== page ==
Keeping Up With the Z’s

Adelitta Stanton, News Reporter

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    Wake up at 6:30 and get ready, go to school for six classes a day, participate in timely extracurricular activities or sports, complete homework, work at your job, keep an active social life, and somewhere in the mix of things find time for sleep.

     For high schoolers, it is not uncommon of them to practice poor sleeping habits in order to achieve all of these things needed. Not only do high schoolers skip sleep to keep good grades in school, but also from stress life brings them. Some students have witnessed where skipping out on sleep isn’t beneficial to them in the classroom and takes a toll on their learning. Moses Figueroa (‘19) is a student who skipped sleep much of his prior years in high school and from that has now changed his sleeping habits to avoid the side-effects of missing sleep.

     “Consistently going to bed at an extremely late time or not going to sleep at all took a huge toll on me.” Figueroa explained, “I forgot to eat a lot, I was becoming nauseatingly pale, and I was passing out throughout the school day. I really cared about my future and how I presented myself so I had to change.”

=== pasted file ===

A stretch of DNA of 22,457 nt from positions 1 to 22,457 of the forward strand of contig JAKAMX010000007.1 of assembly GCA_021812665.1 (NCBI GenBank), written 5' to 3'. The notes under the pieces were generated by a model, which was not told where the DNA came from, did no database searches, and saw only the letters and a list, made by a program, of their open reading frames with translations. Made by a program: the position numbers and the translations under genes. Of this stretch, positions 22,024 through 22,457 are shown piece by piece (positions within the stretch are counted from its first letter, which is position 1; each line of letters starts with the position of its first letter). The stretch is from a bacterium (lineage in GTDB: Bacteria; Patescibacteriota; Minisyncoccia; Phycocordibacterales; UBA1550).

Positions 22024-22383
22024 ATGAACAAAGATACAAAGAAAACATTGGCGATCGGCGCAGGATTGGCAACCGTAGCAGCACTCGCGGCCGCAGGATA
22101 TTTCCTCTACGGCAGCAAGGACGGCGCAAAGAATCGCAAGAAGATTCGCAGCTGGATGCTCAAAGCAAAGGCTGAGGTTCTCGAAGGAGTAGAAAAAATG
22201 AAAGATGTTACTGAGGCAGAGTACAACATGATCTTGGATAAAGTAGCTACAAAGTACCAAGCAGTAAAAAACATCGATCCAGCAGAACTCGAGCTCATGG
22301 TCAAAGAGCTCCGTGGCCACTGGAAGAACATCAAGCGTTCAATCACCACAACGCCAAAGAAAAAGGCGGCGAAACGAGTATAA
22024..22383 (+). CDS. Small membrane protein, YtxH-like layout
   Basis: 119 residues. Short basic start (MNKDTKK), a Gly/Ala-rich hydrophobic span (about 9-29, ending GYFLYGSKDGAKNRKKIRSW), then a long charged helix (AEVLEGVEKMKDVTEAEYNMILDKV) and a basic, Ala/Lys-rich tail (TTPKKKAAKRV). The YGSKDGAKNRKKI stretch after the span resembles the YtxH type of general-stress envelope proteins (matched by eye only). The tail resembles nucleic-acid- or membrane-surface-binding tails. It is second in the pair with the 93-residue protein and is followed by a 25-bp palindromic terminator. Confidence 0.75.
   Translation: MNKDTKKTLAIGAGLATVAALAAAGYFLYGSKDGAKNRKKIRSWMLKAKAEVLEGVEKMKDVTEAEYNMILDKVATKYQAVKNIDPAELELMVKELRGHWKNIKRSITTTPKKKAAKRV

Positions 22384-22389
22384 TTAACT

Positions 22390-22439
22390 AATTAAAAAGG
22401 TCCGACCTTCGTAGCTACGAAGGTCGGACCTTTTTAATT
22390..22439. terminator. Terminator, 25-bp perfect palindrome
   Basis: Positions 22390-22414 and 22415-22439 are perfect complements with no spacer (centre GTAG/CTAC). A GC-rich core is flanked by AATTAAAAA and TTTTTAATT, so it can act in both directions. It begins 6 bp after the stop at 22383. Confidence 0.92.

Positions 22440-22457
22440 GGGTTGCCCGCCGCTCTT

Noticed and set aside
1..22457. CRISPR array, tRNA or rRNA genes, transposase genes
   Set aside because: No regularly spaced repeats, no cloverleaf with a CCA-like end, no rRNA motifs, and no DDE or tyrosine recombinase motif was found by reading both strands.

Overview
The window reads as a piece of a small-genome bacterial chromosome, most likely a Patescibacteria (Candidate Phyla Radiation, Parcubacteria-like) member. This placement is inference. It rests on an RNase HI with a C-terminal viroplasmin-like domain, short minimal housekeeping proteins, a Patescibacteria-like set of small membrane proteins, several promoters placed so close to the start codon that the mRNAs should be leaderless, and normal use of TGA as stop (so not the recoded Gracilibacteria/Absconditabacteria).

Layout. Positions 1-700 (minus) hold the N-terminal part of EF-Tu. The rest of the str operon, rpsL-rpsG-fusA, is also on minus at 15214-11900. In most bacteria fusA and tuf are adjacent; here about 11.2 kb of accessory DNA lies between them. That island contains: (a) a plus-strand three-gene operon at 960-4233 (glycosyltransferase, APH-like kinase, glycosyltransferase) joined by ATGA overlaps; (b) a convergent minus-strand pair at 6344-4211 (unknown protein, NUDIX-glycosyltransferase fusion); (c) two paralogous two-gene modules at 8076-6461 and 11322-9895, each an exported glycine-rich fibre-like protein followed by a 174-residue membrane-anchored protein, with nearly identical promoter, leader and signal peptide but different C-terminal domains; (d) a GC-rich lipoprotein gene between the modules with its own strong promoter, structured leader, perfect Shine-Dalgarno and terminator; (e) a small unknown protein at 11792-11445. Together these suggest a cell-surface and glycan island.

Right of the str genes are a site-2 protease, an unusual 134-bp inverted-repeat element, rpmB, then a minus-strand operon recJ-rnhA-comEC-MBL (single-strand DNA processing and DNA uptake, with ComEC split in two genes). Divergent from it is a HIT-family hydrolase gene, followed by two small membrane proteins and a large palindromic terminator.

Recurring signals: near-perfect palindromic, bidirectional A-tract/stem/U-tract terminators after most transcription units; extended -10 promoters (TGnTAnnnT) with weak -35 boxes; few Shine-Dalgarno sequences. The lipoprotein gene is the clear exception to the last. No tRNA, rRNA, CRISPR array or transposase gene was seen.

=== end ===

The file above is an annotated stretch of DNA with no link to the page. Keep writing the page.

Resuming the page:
Getting little sleep can affect not only your health, but also it can affect students performance in school. It can impact a student’s engagement and attention at school.

      “I believe that it is easier to stay awake and alert in my classes [when I get enough sleep], which makes it easier to not miss as much,” said Melissa Deter (‘22). “Even though I’m there sometimes, I’m actually not there because I didn’t get enough sleep.”

     Not only do students notice these changes, but teachers do too. Psychology teacher Mrs. Alison Lockhart has witnessed a difference in students who get enough sleep and those who don’t. Test scores of students who get more sleep tend to be higher than their counterparts who don’t. Since students should be getting around nine to ten hours of sleep a night, Mrs. Lockhart offers some tips in order to gain more sleep.

     “Make a schedule where you can allow more time for sleep and utilize lunch time or falcon time to do homework or try to get more done in class where you don’t have to do as much.” Mrs.Lockhart said, “Limit your hours if you can, and try to stay off the phone when you go home so you can get more sleep in.”

      Although getting sleep may be difficult for us to do with such busy schedules, it is pivotal for our education and success in school and thus life. Better sleeping methods can change students and people in general to live more positively with better health and performance. In other words, the more sleep the better.